Regulators in both the United States and in Europe have signed an agreement on the question of market oversight of the new transatlantic equities exchange (Flaherty). According to a news report published in The Financial Times, the new deal truly is a “clear signal that isolationism is an untenable stance amid the rapid consolidation of global stock and derivative exchanges.” The deal has additionally been described as a “slap in the face” for those who claimed aforetime that such deals are possible only between European nations, and a transatlantic merger would result in a “regulatory creep” from the United States to Europe (Gangahar, 2006).
NYSE Euronext, the next big thing on NYSE’s business agenda, is expected to have a market capitalization of $27 billion. And, the combined global market capitalization of companies that are listed on NYSE Euronext, is expected to be $25,800 billion – almost four times the combined market capitalization of companies that are listed on the London Stock Exchange (Gangahar, 2006).
The next big thing about to happen to NYSE is further expected to alter the dynamic of a rapidly changing industry. In the past, the NYSE and its main rival, the Nasdaq, had been losing the battle for new listings to Hong Kong and London. Besides, smaller companies, especially from Russia and China, were seen to rush to London’s Aim market, attracted by cheaper listings and easier standards (Gangahar, 2006). NYSE Euronext is expected to change these market dynamics, if for nothing else, then for the excitement it has engendered among those who trade in equities around the world.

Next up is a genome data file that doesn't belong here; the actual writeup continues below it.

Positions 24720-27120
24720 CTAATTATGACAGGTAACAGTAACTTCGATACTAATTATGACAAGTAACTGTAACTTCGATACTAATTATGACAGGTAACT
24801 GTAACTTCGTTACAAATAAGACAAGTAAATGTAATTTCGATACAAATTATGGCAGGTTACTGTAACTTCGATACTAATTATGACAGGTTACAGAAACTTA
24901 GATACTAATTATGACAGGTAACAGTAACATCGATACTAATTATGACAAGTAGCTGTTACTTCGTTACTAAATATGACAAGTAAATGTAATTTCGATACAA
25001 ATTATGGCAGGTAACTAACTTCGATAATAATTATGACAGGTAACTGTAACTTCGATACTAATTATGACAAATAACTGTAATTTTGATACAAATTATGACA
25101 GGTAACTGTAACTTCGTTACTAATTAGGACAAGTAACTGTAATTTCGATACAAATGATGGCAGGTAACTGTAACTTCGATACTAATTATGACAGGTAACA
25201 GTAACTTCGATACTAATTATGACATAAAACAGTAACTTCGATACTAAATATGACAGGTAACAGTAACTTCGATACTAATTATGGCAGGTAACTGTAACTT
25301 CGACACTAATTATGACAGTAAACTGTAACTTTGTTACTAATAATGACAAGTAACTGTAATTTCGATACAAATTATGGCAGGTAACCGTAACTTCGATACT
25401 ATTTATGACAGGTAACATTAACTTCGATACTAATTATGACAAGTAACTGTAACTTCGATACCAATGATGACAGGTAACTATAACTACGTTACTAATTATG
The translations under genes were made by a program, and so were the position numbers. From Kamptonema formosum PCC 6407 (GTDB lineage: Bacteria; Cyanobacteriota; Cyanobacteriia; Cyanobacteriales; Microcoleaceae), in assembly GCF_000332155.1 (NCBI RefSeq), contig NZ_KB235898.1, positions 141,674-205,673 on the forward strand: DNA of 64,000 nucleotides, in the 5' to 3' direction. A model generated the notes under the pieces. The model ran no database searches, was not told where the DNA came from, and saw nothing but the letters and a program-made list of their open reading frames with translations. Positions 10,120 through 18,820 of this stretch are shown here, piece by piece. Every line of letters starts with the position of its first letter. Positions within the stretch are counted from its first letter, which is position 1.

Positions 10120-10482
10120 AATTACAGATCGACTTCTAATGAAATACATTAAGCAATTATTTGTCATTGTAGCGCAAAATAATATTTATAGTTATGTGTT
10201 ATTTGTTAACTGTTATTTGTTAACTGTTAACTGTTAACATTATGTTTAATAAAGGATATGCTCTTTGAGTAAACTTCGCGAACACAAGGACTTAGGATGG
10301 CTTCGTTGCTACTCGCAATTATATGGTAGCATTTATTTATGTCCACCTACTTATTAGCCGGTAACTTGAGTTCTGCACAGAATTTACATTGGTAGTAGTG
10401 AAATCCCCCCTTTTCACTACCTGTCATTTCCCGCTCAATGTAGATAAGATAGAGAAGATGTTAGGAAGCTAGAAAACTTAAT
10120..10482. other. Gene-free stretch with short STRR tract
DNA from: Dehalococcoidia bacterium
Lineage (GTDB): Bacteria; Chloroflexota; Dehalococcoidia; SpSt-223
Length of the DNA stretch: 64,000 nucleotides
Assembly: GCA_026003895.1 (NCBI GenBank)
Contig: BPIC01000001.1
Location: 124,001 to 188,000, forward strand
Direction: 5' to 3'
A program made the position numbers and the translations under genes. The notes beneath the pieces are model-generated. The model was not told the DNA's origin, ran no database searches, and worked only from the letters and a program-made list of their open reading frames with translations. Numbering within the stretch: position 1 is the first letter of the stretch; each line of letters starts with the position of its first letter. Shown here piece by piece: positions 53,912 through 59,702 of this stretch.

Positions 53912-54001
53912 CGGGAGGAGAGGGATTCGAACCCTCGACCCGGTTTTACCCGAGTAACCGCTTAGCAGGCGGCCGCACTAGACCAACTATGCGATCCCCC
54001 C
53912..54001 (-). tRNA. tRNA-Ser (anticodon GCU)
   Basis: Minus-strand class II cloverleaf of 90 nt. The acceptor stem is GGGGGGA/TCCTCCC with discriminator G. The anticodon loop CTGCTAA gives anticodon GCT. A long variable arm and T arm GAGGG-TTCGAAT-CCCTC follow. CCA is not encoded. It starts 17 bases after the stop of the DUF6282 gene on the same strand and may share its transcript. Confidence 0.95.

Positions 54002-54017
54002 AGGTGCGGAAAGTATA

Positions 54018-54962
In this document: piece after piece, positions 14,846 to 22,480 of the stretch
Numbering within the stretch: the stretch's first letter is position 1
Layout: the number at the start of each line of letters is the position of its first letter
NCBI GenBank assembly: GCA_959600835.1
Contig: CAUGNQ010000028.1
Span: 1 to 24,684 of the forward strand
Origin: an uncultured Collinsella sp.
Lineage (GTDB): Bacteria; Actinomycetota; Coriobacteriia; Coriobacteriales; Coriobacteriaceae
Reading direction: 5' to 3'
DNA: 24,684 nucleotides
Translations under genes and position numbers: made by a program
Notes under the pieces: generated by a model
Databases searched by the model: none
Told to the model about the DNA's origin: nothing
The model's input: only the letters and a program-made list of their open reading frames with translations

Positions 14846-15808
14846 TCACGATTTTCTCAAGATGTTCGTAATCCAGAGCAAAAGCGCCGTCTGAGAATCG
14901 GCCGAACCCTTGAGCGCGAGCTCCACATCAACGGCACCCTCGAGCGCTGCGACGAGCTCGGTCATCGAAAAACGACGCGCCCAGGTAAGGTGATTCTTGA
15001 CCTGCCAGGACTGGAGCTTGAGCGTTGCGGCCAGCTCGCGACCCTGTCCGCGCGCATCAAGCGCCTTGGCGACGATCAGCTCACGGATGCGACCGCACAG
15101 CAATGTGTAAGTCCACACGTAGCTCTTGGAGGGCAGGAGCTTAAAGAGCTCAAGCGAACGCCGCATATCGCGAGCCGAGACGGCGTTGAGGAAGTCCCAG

The NYSE and Euronext have both agreed to proceed as separately regulated entities. To put it another way, even if the United States regulatory regime is found to be too harsh by European companies, NYSE Euronext would present them with the option to list on Euronext alone. In so doing, the combined group is expected to benefit (Gangahar, 2006). What is more, analysts expect all investors of NYSE and Euronext to benefit through the deal (Bruno, 2006). Only time will tell the exact value of these benefits from year to year.
1. Bruno, Joe Bel. (2006, December 15). “Individual Investors Stand to Benefit as NYSE closes in on Euronext deal.” The Financial Times.
2. Flaherty, Anne. (2007, January 26). “SEC, European Regulators Agree On Market Oversight of NYSE Euronext.” The Financial Times.
3. Gangahar, Anuj. (2006, December 23). “NYSE and Euronext Recast an International Dynamic.” The Financial Times.
4. ——————. (2007, February 2). “Archipelago Deal Lifts NYSE Profit Stock Exchanges.” The Financial Times.
5. Martinez, Michael J. (2006, March 8). “NY
SE Goes Public After Two Centuries As Not-for-profit Exchange.” The Financial Times.
6. Sliva, Jan. (2007, January 10). “NYSE Opens Offer for Euronext Shares.” The Financial Times.